What counts as first or second bankruptcy?

March 6th, 2010 by Questions

I understand from the answer for a former question that if I filed for bankruptcy and I am not discharged but my trustee is discharged, all my debts are reinstated and creditors can pursue me. Does it mean that I am not under bankruptcy protection anymore so I am not considered bankrupt? If this is the case, can I file for bankruptcy again and hopefully find a trustee who communicates and tells my what I need to do? If I have not accumulated more debt beyond the old ones, meaning I file for bankruptcy to eliminate the same debt I attempted at my first try, does it count as first bankruptcy or second bankruptcy?
I have no assets and I have no surplus income just as in the past. Regarding my financial status and providing records to the trustee in my second filing for the same debt, for what years do I have to provide bank information assuming I file again in April 2010? Thank you in advance for any clarification you can provide. I truly appreciate the insightful answers I find on this website.

Posted from: British Columbia

Questions

One Response to “What counts as first or second bankruptcy?”



, A licensed trustee said:

Normally this type of question is not posted, but since it has been quite some time since we have responded to one like it, here we go…

If you have not been discharged from your first bankruptcy then you remain an undischarged bankrupt regardless of whether or not your trustee has closed the file. Further, you cannot file bankruptcy a second time until you have been discharged from the first bankruptcy.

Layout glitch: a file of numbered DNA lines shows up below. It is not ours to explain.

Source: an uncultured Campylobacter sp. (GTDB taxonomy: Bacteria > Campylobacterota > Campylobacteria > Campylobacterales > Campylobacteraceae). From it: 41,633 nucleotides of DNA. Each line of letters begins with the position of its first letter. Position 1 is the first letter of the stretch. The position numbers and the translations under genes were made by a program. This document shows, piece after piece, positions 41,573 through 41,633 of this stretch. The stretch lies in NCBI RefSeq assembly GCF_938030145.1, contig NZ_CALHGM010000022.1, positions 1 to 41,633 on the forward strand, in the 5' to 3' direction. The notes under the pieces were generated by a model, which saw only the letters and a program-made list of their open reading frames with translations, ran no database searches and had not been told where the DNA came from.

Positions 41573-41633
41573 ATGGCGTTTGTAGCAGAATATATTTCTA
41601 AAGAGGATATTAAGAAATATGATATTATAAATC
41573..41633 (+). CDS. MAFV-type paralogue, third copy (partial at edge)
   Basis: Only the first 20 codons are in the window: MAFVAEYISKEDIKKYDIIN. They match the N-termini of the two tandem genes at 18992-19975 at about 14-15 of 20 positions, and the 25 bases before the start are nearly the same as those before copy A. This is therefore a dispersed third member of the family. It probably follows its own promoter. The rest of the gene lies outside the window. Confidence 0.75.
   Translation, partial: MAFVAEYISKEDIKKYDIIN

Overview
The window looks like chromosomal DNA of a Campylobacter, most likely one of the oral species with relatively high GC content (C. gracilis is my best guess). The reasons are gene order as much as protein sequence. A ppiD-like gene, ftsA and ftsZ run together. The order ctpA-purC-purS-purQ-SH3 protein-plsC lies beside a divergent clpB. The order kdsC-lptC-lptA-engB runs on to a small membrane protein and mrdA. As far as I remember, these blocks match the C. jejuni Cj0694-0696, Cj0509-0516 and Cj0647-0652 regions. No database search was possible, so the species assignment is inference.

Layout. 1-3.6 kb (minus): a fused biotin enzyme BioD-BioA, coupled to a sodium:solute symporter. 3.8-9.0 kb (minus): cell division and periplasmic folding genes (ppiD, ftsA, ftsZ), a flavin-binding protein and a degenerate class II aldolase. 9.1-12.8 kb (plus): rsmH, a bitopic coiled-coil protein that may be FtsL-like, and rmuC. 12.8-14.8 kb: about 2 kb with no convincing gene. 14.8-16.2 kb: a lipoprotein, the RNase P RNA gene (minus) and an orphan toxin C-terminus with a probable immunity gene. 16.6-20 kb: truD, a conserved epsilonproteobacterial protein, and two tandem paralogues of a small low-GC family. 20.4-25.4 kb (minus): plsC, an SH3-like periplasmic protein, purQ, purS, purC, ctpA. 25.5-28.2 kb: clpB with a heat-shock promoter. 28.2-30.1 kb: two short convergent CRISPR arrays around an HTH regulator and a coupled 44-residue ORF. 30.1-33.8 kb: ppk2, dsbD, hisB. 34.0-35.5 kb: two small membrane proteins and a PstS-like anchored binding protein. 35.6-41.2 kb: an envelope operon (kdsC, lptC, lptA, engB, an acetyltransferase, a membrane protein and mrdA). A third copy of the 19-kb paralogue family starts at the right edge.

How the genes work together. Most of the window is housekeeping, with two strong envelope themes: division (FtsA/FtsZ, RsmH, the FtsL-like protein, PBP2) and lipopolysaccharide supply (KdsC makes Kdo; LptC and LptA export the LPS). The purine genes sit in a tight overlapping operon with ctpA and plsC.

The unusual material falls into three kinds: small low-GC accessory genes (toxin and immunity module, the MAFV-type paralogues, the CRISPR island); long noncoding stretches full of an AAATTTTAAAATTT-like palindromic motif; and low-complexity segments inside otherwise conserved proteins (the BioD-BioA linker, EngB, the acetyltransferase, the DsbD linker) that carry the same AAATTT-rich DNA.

In other words, you’ve got to complete your first bankruptcy. That means finding out what it is that your trustee wanted you to do that you didn’t – then doing it. In addition, your trustee will want to see your tax returns for all of the intervening years between when you file and now to assess if you owe the Court any surplus income. They will alos ask for an update on your current financial situation – where you work, what you onw, how you owe.

None of this will be any fun, but if you want to get the bankruptcy discharged then you’ve got to jump through all of these hoops.

For the rest of the people reading this site please heed this warning: if you file for bankruptcy make sure you complete the procedure. Something went wrong for this person and now the process is much more complicated and expensive to fix.

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